Megan: "I don't think we intentionally try to make it sound that way, but violin is associated with that type of music quite frequently so I guess that might be why it sounds that way."
Steve: "I'm not sure. I think the violin is going to your head."

You collaborated with Steve Fisk (Nirvana, Soundgarden, Minus the Bear) on this album. He is a man known for an "in your face" sound. Being versed in grunge he knows all about the quiet-loud-quiet-loud guitar(s), bass and drums set-up. How did the recording of the strings and piano go?
Sean: "The piano was tracked with a full grand piano all live with the drums at Avast! Studio (recording facility in Seattle - HW). He put up a couple of SM57s, covered the piano in blankets to get rid of any bleed, and that was about it. The violin was tracked in Steve's home studio in his living room. It's a cool old house with wood walls and sounds great. He used a Chameleon Labs tube condenser on it."
Mike: "Really well. He had us set up like a rock band. Not a piano band, so the feel was really about kicking ass all around. He was so open to ideas and trying things that we really had a good time finding the right sounds. We used a full grand piano for the parts and that was amazing. The violin was recorded in his front room, it is airy, but has that sharpness of being rocking right in your face. He was really excited to record the violin."
Megan: "We treat the violin and piano in much the same way as the drums and guitar. They're all basically lead instruments. Steve was really good for us because he uses dynamics very well. We all play and sing almost all of the time so the change in volume and effects that he helped us create make the music more interesting."
Steve: "Steve is an amazing person to work with. And I don't what else to say because my kids are running around and screaming."

Natural Selection is a short album, running a little over half an hour. Albums tend to get shorter these days, almost a return to vinyl days. Got any thoughts on that?
Sean: "I personally think people have abused the "LP" format with cd's. With a 40 min run time, a vinyl record has the perfect amount of time for an artist to get their point across. Anymore, I think albums are full of a bunch of filler, just for the sake of having a "long Play" cd. Music tends to be sacrificed…"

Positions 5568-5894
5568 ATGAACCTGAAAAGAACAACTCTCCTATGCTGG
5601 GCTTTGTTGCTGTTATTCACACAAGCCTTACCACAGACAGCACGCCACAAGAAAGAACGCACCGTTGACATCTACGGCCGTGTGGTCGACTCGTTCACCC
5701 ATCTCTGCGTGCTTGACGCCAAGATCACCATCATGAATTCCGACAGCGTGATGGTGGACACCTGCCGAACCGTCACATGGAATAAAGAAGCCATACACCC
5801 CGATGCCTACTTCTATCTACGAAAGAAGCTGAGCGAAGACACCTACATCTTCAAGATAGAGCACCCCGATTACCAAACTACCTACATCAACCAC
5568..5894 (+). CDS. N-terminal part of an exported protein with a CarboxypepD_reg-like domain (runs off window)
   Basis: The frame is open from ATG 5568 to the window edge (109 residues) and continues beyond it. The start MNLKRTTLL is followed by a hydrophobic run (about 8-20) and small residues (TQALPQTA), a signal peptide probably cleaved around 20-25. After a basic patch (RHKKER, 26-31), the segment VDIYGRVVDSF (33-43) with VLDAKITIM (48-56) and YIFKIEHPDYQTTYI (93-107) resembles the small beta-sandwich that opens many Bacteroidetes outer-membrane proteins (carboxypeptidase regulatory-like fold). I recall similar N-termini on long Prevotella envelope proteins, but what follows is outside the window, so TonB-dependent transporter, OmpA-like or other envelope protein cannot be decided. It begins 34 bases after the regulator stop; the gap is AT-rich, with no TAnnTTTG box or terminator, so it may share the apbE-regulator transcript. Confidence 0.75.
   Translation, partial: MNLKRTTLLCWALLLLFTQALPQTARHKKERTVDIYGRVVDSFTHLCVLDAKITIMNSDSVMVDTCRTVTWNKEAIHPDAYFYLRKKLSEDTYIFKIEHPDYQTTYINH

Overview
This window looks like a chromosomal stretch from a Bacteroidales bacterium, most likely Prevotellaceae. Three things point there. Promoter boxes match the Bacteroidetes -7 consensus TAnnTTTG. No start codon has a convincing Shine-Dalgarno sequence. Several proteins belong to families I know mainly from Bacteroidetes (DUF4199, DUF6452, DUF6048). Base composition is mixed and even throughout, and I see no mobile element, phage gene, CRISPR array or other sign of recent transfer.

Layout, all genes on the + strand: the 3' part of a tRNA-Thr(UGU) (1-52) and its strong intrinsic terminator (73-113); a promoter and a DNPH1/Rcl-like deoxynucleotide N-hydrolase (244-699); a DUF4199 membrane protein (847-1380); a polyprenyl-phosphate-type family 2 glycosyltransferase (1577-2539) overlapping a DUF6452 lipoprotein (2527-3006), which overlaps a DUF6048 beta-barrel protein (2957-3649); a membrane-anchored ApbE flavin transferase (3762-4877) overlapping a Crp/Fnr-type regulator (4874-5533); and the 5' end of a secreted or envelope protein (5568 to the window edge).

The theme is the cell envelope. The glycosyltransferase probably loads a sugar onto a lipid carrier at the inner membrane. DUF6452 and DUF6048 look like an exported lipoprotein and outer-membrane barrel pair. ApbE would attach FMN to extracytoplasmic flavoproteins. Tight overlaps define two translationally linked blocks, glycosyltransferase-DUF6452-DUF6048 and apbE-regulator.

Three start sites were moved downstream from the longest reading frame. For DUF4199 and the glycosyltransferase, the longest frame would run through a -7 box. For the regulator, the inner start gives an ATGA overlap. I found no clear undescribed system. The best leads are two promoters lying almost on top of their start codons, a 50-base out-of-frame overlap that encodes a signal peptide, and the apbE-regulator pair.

Mike: "We tried to write a longer record, but it's just what came out. I wonder if its people's short attention span that seems to be growing even shorter as time goes by. Everything is streamlined and quick nowadays. Maybe that's the way music is going, sound bites of sound bites. Pretty soon we'll all just have intros. 20 seconds of what the song could be. Albums will be 10 minutes of snippets."
Megan: "We definitely tried to make it a bit longer, but honestly I would rather listen to a record that flowed well, and had lots of interesting points with short songs than listen to one that has lots of "filler" songs to add time. Its quality vs. quantity."
Mike: "I think that's awesome. It seems albums had gotten too long for me."

Anything else? Fire at will ...
. Sean: "You rock… Thanks Hans!!"
Mike: "We love playing together and find that no matter where we travel, Montana is the best place there is. Thanks for your time as well."
Steve: "Wish I had more time to answer your questions."

Pre-order Natural Selection. The album is released on SideCho Records.

MP3: 1090 Club - ITSON

Live dates:
  • 03/24 Ernie November (free in-store), Billings, MT
  • 04/17 The Badlander (w/ Secret Powers and Volumen), Missoula, MT
  • 04/22 The Aquarium (w/ Murder By Death), Fargo, ND


HCTF review of Natural Selection.